Saturday, October 15, 2011

Review: The Wild Bride

I am stingy with my standing ovations. I sometimes feel that they are delivered too easily in the Irish theatre. Yet, last night, I was one of the first to pop up like a meercat in the avalanche of applause and shouting that greeted The End of Kneehigh's The Wild Bride. Part Brothers Grimm, part musical, part a lovechild of Neil Gaiman and Tim Burton, it's all wonderful.

The Wild Bride channels old folktales about the tribulations and triumphs of the female spirit. The roles are archetypal and nameless: the important, near Freudian, dual masculine of The Father/The Prince, the threefold self of The Girl/The Wild/The Woman, The Devil and The Musician. The limited cast are reminiscent of mystery plays or mummers. At no point is the audience allowed to forget that this is a play, a story. Folktale motifs appear here and there throughout the tripartite set, the events are narrated in skillful rhyme by the Devil (magnificent Stuart McLoughlin), and the cast occasionally slams the door in the fourth wall wide open. The dreamlike, timeless stage setting, with its dark, earthy and sepia tones, interacts well with the red opulence of the Gaiety Theatre. The spectator is moved slightly out of time and place.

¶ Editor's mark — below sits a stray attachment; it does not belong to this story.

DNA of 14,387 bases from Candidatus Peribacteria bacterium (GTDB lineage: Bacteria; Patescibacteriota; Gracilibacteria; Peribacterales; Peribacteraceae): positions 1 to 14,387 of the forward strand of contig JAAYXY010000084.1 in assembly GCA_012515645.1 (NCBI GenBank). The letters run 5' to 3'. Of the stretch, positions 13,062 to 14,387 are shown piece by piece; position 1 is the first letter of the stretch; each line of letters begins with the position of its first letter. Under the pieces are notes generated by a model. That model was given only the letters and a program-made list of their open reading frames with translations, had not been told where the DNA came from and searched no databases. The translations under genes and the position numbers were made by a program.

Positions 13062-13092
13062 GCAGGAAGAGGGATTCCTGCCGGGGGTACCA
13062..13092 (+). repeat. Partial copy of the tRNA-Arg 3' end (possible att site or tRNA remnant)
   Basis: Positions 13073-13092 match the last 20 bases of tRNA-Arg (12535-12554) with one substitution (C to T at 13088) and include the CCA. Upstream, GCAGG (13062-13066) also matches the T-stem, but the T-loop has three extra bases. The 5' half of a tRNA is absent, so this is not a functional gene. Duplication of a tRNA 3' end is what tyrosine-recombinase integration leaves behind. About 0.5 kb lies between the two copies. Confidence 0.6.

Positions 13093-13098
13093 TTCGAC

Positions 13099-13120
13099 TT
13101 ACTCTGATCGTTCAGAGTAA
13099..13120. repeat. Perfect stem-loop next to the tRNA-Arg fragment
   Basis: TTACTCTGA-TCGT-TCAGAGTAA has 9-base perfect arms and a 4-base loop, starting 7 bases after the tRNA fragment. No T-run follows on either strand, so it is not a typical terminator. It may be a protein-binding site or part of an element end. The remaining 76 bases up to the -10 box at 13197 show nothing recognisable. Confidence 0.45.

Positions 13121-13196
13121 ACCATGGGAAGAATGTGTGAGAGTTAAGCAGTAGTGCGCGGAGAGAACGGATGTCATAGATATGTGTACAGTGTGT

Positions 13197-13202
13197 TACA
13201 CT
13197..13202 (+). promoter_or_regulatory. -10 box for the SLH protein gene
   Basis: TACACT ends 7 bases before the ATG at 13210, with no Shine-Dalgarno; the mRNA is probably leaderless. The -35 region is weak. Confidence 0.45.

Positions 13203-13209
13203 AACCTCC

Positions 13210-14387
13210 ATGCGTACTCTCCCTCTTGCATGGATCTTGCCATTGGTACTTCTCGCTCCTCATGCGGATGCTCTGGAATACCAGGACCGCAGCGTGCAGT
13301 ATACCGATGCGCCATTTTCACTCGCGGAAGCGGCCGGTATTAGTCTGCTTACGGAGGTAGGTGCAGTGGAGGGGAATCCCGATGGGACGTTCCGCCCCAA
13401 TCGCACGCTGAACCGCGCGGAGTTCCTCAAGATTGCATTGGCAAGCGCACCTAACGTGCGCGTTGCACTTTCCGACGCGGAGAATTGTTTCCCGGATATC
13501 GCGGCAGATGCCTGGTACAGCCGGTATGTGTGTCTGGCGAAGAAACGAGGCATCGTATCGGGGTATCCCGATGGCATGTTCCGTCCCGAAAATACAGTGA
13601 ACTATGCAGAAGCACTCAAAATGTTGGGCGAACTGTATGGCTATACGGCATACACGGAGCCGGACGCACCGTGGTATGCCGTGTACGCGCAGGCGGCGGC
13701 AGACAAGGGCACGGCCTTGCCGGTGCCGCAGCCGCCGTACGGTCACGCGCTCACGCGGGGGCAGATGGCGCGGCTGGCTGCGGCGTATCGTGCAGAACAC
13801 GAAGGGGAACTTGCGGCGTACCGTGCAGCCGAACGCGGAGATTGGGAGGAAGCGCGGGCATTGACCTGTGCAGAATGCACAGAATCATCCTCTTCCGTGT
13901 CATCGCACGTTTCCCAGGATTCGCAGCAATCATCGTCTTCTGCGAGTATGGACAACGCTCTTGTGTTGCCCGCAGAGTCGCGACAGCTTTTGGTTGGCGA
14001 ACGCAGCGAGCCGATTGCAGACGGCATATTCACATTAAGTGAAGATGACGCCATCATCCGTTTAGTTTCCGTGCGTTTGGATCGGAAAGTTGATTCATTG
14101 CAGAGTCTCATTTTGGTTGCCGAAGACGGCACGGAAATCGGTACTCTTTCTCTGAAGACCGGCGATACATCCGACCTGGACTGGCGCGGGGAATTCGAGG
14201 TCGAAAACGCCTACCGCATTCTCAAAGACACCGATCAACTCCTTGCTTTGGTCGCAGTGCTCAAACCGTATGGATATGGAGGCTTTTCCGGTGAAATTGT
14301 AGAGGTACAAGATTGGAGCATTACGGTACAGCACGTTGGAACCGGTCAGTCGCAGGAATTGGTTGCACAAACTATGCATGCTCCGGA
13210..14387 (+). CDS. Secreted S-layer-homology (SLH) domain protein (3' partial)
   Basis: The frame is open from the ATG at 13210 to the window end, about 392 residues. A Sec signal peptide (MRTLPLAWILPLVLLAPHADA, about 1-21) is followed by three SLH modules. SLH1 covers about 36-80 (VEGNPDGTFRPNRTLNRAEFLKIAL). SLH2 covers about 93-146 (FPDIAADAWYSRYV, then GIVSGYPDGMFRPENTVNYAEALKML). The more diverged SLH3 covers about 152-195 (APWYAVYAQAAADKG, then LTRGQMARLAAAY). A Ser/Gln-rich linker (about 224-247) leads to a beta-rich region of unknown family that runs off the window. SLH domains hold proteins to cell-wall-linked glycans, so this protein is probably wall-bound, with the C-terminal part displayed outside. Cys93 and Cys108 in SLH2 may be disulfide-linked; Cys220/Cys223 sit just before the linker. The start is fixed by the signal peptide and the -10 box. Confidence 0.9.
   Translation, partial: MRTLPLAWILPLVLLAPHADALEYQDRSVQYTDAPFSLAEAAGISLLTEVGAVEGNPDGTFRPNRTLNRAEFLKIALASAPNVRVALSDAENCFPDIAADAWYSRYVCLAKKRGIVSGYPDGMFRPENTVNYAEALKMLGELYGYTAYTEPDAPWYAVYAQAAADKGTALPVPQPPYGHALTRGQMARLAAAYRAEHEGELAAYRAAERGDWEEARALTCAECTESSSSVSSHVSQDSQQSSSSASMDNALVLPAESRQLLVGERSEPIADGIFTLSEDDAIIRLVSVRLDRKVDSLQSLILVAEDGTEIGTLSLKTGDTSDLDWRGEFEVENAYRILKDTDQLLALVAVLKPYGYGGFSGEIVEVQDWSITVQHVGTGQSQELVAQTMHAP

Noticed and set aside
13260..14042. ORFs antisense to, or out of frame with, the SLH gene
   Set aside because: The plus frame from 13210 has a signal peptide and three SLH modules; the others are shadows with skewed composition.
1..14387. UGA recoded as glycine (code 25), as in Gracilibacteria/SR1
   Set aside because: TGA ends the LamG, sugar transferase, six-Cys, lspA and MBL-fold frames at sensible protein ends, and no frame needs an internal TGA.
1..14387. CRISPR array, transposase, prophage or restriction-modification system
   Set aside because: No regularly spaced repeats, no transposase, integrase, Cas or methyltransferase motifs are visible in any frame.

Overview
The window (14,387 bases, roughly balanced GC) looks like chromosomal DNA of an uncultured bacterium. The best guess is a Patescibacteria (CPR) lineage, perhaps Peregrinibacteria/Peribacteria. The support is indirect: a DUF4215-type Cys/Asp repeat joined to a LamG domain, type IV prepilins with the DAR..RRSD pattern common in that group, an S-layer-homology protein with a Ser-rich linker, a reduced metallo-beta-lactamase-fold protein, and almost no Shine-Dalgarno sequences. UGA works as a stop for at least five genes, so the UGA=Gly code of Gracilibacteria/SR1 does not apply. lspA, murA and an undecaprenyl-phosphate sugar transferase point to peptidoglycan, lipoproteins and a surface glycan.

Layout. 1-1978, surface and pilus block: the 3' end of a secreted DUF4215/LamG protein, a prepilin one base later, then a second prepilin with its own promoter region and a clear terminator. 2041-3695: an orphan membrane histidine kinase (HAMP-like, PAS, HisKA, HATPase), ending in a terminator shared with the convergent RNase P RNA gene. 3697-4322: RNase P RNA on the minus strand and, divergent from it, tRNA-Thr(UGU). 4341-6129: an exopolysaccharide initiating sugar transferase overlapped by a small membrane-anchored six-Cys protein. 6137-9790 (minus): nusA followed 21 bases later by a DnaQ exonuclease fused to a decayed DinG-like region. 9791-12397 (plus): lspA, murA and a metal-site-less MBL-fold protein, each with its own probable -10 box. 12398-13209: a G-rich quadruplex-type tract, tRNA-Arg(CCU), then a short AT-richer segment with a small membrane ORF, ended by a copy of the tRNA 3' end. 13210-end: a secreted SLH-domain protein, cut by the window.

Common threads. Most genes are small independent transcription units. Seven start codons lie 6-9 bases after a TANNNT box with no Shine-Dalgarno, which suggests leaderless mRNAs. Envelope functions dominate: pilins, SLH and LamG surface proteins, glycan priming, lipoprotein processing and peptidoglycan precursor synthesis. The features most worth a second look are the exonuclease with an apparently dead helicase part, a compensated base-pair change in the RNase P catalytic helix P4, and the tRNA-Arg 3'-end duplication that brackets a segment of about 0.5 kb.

The cast are remarkably multitalented. Acting aside, the roles involve dancing, live music and singing. The music is a heady mix of gospel, jazz, ragtime, blues and folk. The singing is as good as it can be in a theatre environment, with Audrey Brisson (The Girl) in particular producing unearthly chants from such a small frame.

"I didn't think theatre came that good in this country," remarked my rather cynical companion as we were leaving. As it happens, Kneehigh are based in Cornwall. Full points to the Ulster Bank Dublin Theatre Festival for bringing them to us. I for one will keep keeping an eye on this company and agree with my companion who proceeded to announce, "I'd travel for them."

The Wild Bride at the Gaiety very sadly ends today after only three performances.

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